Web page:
It’s a whiteboard. It’s a computer monitor. It’s an Internet surfboard. Ms. Judith Baumeister’s new classroom gizmo is nothing if not versatile. Her second-graders love the Promethean board – an interactive, hi-tech teaching tool.
PS 14 boasts 26 Promethean boards, thanks to a $275,000 City Council grant Councilman James Vacca secured.
“We’re really grateful,” Jason Kovac, the school’s principal, said. “The boards are exciting and have raised our students’ interest in learning.”
A number of Bronx schools employ the interactive whiteboards, coupled with projectors and laptop computers. Students control the computers from the boards, using pens or fingers.
According to Kovac, PS 14’s teachers are enthusiastically developing Internet-aided lessons and the school’s students are finding the Promethean boards fun.
“The interactive whiteboard has been a wonderful addition to our classroom,” Baumeister said. “It’s an excellent resource that can be used across the curriculum. Hesitant students come out of their shells with it.”
Vacca, who asked the council for money to retrofit PS 14 in 2007, visited Baumeister’s second graders Wednesday, December 3. PS 14 doesn’t benefit from Title One – the federal clause that funds low-income schools – but suffers budget cuts all the same.
“This school couldn’t have afforded the whiteboards without Jimmy arranging for a grant,” former PS 14 principal A. Robert Guzzio said. “Investments like this really help.”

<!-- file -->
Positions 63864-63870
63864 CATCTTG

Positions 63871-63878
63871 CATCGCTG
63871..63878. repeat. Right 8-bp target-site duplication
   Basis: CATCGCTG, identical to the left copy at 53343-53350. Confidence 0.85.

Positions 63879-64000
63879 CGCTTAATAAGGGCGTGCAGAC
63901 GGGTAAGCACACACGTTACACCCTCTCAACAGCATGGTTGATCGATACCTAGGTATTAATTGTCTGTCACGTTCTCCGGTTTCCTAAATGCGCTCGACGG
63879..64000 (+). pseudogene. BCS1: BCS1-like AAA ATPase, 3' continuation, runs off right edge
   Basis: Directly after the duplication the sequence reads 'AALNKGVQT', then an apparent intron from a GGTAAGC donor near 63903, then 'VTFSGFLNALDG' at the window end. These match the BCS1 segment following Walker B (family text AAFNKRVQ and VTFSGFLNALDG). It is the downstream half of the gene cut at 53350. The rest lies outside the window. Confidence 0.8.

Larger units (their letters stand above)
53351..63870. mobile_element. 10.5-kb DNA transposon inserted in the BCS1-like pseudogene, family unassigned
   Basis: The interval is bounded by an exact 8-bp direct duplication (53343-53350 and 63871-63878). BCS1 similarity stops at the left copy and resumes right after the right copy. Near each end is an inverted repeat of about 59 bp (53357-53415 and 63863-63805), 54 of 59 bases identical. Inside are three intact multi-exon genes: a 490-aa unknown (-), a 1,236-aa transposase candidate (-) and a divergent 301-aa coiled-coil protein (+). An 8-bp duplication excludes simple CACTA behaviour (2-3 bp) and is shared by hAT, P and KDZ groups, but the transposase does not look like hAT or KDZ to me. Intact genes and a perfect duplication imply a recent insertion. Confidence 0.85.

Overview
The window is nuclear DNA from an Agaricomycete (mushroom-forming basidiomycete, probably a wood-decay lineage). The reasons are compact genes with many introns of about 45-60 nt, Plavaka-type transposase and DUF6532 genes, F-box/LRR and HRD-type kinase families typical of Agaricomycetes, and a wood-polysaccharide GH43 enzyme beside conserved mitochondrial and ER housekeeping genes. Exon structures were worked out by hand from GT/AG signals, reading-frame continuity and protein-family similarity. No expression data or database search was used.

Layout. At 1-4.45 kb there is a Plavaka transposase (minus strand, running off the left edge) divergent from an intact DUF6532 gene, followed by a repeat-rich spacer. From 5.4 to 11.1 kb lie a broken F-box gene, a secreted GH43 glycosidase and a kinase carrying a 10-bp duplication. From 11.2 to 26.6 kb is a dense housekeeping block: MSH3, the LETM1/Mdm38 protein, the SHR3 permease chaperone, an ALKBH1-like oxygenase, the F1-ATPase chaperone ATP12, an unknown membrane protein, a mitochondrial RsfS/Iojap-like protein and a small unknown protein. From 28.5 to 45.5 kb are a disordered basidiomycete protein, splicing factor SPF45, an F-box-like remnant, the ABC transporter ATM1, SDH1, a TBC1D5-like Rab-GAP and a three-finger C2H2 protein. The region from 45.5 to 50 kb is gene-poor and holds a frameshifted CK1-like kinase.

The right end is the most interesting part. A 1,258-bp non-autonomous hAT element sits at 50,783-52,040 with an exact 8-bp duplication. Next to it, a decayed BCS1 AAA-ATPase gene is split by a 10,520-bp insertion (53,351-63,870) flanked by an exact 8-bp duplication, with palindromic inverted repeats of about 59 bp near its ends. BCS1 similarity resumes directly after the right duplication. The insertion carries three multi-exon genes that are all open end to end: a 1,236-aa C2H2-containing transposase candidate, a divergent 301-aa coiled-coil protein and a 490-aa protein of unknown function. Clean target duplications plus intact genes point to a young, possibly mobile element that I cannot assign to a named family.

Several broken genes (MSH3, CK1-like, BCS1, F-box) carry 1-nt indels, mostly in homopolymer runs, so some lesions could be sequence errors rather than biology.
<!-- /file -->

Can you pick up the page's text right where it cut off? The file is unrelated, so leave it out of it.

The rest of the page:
Kovac presented Vacca with a plaque that will hang at the school’s entrance and a PS 15 shirt. Baumeister’s students crafted mini interactive whiteboards out of popsicle sticks and construction paper for the ribbon cutting.
“I’m so proud to be able to provide the students at PS 14 with the cutting-edge technology they need to succeed in the 21st century,” Vacca said. “I’m excited to see what the students and teachers are capable of achieving with this equipment.”
Vacca’s grant bought the school 17 stationary and nine portable Promethean boards, and a super-projector for the auditorium. Every second, third, fourth and fifth grade classroom will boast a stationary board.
Many educators, including Kovac, like how the interactive whiteboards appeal to visual learners. Critics have dismissed the boards as gimmicky, arguing that student participation quickly fades. Few teachers receive Promethean board training ahead of time.
PS 14 is located at 3041 Bruckner Boulevard, just past the Throggs Neck Expressway. Roughly 550 students attend the school.
©2008 Community News Group